* Any views expressed in this article are those of the author and not of Thomson Reuters Foundation.Women can encounter sextortion wherever vulnerability and power collide.
“I want sex. One or two times. That’s all. You get your green card. You won’t have to see me anymore.”
Sex in exchange for a green card. That was the deal U.S. immigration officer Isaac Baichu, offered a young Colombian woman. But he didn’t know the conversation was being recorded on the digital camera in her pocket.
Usually, there are no witnesses or recordings when officials like Baichu abuse their power to extort sex. Baichu handled about 8,000 green card applications during his three years as an adjudicator in Garden City, NY.
Perhaps this was the only time he demanded sex from an applicant. Perhaps other adjudicators never prey upon applicants in this way. It would be nice to believe this is an isolated case of wrongdoing. Experience and intuition suggest it is just the tip of the iceberg.
If an official shakes someone down for money, we call it bribery and label the official as corrupt. But what if he demands a sexual favor instead of cash? Is it corruption? Is it sexual exploitation? It is both, and the International Association of Women Judges has coined a name – “sextortion” – for corruption in which sex is the currency of the bribe.
Sextortion is a global phenomenon that causes serious harm, robbing women of dignity and opportunity and undermining confidence in public institutions. But it often falls between the legal cracks and doesn’t get prosecuted as either a sexual crime or corruption.
Corruption summons images of money changing hands, and anti-corruption efforts focus on financial wrongdoing, not sexual favors. Gender-based violence laws address sexual exploitation, but often focus on issues of consent. We don’t question whether the woman consented when she reports a knife to her throat, but when the threat is to her future or livelihood, it may be taken less seriously and seen as a consensual bargain rather than a crime.
Isaac Baichu clearly didn’t think that sex – one or two times – was a big deal. He told the woman, “That’s all” – dismissing the sex as inconsequential.
But it was immensely consequential for the woman. As she told the judge, “he really affected my life and messed with it in every aspect possible. My marriage, my papers – I don’t have a job, my papers expired.”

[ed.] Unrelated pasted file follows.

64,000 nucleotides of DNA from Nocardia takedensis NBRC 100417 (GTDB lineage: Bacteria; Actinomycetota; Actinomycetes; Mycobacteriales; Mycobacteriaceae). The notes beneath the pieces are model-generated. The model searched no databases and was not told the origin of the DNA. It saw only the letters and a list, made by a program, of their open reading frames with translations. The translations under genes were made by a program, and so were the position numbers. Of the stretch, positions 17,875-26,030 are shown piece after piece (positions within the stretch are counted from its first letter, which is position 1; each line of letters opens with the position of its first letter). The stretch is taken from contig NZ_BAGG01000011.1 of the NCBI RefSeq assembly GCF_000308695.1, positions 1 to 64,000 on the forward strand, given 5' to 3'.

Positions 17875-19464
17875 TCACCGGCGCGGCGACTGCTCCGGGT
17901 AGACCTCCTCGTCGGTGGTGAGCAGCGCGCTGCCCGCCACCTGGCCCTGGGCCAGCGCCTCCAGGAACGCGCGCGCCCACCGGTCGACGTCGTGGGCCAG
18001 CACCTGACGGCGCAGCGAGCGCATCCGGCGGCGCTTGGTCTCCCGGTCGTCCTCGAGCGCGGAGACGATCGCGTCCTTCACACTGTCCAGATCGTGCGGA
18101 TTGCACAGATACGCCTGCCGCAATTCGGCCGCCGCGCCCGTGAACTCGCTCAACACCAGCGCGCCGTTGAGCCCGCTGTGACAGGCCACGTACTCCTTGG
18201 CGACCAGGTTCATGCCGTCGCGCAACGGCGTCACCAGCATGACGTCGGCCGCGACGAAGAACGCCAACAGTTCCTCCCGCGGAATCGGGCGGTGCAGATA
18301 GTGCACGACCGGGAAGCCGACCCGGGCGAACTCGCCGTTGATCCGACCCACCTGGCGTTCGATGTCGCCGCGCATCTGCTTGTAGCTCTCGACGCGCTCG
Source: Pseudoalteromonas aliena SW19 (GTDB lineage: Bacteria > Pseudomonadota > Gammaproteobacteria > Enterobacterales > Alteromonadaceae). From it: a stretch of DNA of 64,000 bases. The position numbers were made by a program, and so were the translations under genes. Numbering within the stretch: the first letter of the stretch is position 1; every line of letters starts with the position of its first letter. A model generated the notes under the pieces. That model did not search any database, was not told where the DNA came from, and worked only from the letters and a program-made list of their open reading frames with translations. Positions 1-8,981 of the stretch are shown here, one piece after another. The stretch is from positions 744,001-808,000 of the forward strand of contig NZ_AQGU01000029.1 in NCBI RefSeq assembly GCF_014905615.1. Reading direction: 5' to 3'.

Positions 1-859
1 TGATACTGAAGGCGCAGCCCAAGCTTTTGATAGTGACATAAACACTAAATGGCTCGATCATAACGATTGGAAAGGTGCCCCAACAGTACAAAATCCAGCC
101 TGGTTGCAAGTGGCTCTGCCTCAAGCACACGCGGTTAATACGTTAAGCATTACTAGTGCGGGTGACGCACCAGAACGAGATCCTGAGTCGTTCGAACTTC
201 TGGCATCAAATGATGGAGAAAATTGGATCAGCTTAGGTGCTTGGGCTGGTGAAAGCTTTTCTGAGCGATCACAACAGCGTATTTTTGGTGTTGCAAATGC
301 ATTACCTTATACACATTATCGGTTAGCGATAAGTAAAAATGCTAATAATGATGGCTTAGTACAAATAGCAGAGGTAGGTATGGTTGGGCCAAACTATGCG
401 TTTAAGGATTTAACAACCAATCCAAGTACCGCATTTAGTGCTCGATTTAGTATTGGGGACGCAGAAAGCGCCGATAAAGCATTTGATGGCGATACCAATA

Baichu was sentenced to nearly four years in prison.
There is a pattern to the abuse of power to obtain sexual favors. We need to recognize and name the following situations as sextortion when they occur:
- It is the local official who demands sex in exchange for a permit to sell goods in the market.
- It is the teacher who demands sex in exchange for a passing grade.
- It is the police officer who demands sex in exchange for not issuing a traffic ticket.
- It is the employer who demands sex in exchange for opportunities to earn overtime pay.
- It is the relief camp peacekeeper who demands sex in exchange for food.
Women can encounter sextortion wherever vulnerability and power collide. But they are often reluctant to report it, and perhaps feel too ashamed or worry no one will believe them.
Forty years ago, what we now know as “sexual harassment” was commonplace, but not something women felt empowered to stop – not until the term was coined, laws were passed, and anti-sexual harassment policies were developed.
Today, sexual harassment is a part of almost every domestic and international discussion about discrimination and gender-based violence.
It is time to do the same for sextortion.
Today marks the launch of “Combating Sextortion: A Comparative Study of Laws To Prosecute Corruption Involving Sexual Exploitation,” a new report produced by the International Association of Women Judges, the Thomson Reuters Foundation, and an international team of law firms led by Marval, O’Farrell and Mairal.
The report illustrates how sextortion manifests around the world; examines the laws available for prosecuting it, and describes the often-inadequate response of the criminal justice systems in nine jurisdictions. These findings provide a blueprint for strengthening the laws and policies needed to combat sextortion.
But having the right legal framework is not enough if we don’t recognize sextortion when we see it. We need to make sextortion part of the conversation.
Addressing the problem begins with giving it a name: sextortion.
--Nancy H. Hendry is the Senior Advisor at the International Association of Women Judges, a non-profit, non-governmental organization whose members represent all levels of the judiciary worldwide and share a commitment to equal justice and the rule of law.